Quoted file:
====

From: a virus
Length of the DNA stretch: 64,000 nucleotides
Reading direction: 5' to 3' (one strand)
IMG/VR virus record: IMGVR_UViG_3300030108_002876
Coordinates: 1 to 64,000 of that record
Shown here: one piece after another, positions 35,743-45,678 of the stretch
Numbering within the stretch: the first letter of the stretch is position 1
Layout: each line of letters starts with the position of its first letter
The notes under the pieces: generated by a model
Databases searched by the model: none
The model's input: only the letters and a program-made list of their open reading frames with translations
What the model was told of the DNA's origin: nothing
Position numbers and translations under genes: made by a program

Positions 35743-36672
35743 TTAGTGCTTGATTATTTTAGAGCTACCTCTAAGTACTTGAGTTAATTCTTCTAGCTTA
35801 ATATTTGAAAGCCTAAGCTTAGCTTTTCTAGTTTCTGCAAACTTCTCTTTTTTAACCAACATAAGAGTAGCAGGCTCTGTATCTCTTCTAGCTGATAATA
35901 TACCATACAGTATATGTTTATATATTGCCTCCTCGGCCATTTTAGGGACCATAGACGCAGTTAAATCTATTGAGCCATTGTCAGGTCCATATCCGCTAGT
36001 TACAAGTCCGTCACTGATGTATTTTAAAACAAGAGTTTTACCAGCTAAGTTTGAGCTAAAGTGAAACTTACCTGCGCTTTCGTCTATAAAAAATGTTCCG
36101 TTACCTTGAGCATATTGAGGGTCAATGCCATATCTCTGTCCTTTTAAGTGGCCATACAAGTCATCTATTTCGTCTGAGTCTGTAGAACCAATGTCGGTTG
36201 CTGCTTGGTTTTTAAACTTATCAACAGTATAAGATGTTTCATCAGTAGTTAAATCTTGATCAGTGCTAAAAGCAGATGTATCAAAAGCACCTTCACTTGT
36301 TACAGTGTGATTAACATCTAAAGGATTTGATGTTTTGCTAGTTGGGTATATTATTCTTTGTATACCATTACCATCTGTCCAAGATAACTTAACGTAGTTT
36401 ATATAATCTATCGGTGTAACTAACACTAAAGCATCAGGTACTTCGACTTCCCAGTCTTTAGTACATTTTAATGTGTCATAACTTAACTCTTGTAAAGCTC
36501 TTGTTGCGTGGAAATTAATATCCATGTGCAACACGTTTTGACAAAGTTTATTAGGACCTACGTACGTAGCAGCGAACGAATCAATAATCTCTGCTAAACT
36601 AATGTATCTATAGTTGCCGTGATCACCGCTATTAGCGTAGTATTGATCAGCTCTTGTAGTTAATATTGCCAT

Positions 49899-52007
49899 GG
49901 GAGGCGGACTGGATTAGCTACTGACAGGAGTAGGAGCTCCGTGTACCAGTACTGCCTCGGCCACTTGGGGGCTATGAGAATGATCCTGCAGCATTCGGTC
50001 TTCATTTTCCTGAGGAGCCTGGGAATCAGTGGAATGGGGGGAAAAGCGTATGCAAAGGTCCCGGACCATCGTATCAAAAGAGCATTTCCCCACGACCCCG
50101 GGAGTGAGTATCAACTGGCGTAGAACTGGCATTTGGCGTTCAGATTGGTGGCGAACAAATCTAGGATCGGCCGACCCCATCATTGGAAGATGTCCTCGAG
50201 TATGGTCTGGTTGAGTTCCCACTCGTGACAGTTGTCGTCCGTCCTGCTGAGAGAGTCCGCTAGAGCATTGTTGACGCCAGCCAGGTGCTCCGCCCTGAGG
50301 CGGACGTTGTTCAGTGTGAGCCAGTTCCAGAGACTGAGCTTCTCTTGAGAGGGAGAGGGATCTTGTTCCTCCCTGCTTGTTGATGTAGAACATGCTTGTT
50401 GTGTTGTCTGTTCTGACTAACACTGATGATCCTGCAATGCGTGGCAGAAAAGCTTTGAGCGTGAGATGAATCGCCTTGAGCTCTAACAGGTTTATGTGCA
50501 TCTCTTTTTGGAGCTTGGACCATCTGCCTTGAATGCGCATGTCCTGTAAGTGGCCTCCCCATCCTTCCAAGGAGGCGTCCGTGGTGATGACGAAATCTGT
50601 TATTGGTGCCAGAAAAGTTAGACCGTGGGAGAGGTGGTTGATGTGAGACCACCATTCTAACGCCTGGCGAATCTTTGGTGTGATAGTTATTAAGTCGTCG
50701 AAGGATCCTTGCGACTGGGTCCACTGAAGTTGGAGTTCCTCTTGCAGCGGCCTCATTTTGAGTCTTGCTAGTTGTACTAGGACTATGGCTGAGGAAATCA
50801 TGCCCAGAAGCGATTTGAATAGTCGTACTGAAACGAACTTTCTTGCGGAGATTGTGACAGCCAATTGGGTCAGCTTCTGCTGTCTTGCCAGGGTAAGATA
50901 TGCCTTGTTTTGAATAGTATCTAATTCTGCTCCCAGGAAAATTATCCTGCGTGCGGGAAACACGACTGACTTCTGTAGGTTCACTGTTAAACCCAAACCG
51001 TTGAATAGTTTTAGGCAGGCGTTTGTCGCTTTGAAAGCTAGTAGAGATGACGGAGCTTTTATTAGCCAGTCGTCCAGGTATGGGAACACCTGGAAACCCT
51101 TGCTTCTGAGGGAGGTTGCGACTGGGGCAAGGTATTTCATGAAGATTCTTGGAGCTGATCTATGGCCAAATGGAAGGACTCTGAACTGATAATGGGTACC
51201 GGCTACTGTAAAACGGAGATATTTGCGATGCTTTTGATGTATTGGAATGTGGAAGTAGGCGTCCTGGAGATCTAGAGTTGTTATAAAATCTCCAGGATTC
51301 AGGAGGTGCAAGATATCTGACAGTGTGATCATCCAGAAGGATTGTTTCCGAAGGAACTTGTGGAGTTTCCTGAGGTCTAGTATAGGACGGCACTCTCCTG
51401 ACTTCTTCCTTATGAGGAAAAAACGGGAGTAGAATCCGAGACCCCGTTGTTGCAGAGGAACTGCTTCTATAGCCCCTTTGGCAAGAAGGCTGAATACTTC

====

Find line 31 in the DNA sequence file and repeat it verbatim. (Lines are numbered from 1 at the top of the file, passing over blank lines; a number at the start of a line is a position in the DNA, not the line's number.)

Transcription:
50301 CGGACGTTGTTCAGTGTGAGCCAGTTCCAGAGACTGAGCTTCTCTTGAGAGGGAGAGGGATCTTGTTCCTCCCTGCTTGTTGATGTAGAACATGCTTGTT